Brussels: The European Union’s new trade chief plans to visit Washington on Jan. 14-16 a bid to repair transatlantic relations frayed by US measures against imports from the bloc and its attacks on the global commercial order.
Phil Hogan will meet US Trade Representative Robert Lighthizer to discuss disputes including an American threat to hit $2.4 billion of French goods with tariffs in retaliation over a digital-services tax in France.
The US alleged on December 2 — the day after Hogan became EU trade commissioner — that France’s tax discriminates against US technology companies such as Google, Apple Inc and Amazon.com Inc
Such levies would mark the first time President Donald Trump’s administration deploys against Europe a policy tool — Section 301 of a 1974 American law — reserved so far for the US trade war against China. The prospect has alarmed the EU, which is already scrambling to expand its policy arsenal in response to a separate US threat to the rules-based international system.
“The only acceptable route to address trade disputes is through the World Trade Organisation adjudication process,” Hogan told the European Parliament in Strasbourg, France on December 19. “The European Union will act — and react — as one against any unilateral measures outside the multilateral trading system.”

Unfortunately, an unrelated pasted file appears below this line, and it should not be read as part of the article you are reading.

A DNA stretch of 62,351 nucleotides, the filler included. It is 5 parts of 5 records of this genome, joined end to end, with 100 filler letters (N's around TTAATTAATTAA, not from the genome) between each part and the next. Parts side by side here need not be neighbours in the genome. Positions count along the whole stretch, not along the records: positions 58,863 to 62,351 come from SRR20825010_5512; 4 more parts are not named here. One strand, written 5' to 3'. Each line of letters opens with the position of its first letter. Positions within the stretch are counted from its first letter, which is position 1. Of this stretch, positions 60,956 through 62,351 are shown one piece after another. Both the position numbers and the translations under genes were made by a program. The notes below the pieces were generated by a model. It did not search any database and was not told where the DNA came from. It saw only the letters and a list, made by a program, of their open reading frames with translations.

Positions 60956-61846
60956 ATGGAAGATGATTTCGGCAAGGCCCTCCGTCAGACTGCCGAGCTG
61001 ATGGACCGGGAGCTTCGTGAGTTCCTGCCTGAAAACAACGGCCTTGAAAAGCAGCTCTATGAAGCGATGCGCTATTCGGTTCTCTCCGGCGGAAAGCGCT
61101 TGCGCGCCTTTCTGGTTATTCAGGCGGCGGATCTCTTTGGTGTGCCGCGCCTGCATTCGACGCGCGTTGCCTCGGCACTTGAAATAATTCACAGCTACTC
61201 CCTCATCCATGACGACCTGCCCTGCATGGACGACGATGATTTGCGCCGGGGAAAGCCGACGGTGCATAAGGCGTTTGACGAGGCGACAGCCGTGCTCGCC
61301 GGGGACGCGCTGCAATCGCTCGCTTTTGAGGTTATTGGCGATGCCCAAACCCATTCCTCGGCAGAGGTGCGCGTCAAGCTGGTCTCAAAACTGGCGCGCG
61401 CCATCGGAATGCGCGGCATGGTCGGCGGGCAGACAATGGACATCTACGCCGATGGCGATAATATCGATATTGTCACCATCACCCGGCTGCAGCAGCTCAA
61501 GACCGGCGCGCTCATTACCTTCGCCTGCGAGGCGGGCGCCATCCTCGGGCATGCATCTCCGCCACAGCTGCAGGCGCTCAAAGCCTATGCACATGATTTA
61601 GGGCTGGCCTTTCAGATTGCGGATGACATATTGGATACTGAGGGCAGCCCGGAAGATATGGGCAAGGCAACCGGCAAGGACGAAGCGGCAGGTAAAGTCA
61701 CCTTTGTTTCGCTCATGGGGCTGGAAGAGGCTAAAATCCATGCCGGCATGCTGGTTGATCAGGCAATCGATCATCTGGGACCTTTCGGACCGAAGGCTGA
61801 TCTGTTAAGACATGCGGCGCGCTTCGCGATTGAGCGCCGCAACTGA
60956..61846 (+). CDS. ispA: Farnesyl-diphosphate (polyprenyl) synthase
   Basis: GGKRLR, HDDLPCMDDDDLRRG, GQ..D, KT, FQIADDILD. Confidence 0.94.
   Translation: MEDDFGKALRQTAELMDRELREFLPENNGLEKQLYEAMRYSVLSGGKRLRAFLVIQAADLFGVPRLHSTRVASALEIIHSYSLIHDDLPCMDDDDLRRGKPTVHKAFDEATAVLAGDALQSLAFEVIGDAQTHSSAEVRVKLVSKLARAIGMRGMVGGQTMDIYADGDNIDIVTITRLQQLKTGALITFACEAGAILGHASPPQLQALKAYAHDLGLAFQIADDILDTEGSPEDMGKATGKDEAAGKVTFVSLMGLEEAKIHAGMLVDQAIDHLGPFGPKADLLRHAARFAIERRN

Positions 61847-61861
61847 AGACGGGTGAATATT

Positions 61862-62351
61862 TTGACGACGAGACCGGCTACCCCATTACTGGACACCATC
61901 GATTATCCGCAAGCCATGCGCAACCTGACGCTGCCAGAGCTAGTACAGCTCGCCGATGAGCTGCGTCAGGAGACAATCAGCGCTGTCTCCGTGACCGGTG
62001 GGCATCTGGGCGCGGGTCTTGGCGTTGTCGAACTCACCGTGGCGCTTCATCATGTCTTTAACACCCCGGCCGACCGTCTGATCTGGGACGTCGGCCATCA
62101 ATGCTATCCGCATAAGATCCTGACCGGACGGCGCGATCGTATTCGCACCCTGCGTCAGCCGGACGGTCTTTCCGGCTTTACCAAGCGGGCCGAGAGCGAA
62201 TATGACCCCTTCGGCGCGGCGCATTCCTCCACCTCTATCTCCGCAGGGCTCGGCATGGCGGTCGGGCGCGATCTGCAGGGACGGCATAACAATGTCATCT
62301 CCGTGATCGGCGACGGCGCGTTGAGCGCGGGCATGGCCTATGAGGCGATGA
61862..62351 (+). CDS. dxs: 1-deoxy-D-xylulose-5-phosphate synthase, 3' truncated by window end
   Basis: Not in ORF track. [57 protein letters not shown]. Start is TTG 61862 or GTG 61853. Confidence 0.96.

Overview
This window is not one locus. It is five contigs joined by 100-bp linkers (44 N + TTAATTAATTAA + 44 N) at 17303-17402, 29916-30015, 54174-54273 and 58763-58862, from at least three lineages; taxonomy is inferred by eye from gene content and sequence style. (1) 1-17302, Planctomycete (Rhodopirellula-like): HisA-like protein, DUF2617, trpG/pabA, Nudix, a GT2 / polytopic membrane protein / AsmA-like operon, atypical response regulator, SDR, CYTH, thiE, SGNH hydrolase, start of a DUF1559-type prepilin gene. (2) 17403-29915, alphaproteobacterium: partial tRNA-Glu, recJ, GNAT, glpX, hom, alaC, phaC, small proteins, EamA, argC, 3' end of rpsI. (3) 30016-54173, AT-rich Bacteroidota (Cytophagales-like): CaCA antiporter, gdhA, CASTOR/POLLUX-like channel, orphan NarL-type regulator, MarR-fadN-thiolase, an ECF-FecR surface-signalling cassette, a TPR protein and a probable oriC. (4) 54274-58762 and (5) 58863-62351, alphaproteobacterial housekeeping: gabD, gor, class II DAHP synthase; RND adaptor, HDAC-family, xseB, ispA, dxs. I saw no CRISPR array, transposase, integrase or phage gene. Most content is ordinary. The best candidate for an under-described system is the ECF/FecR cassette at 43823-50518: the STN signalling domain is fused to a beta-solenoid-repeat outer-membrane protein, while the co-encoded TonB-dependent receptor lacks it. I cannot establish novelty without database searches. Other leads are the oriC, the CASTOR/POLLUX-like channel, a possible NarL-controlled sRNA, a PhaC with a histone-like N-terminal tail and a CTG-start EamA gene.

Ties between the EU and US, the world’s biggest economic partners, have deteriorated on numerous fronts since Trump took office in January 2017 with an “America First” agenda that has shaken the global order put in place with American support after the Second World War.
Hogan’s visit would overlap with another important date on the US administration’s calendar. Trump has said he plans to sign phase one of a trade deal with China on Jan. 15 in the US capital.
While the transatlantic tensions extend to decisions by Trump to abandon major international agreements to fight climate change, control nuclear arms in Europe and curb Iran’s atomic-energy program, the EU’s sore points with the US over trade go well beyond possible American retaliatory tariffs tied to France’s digital tax.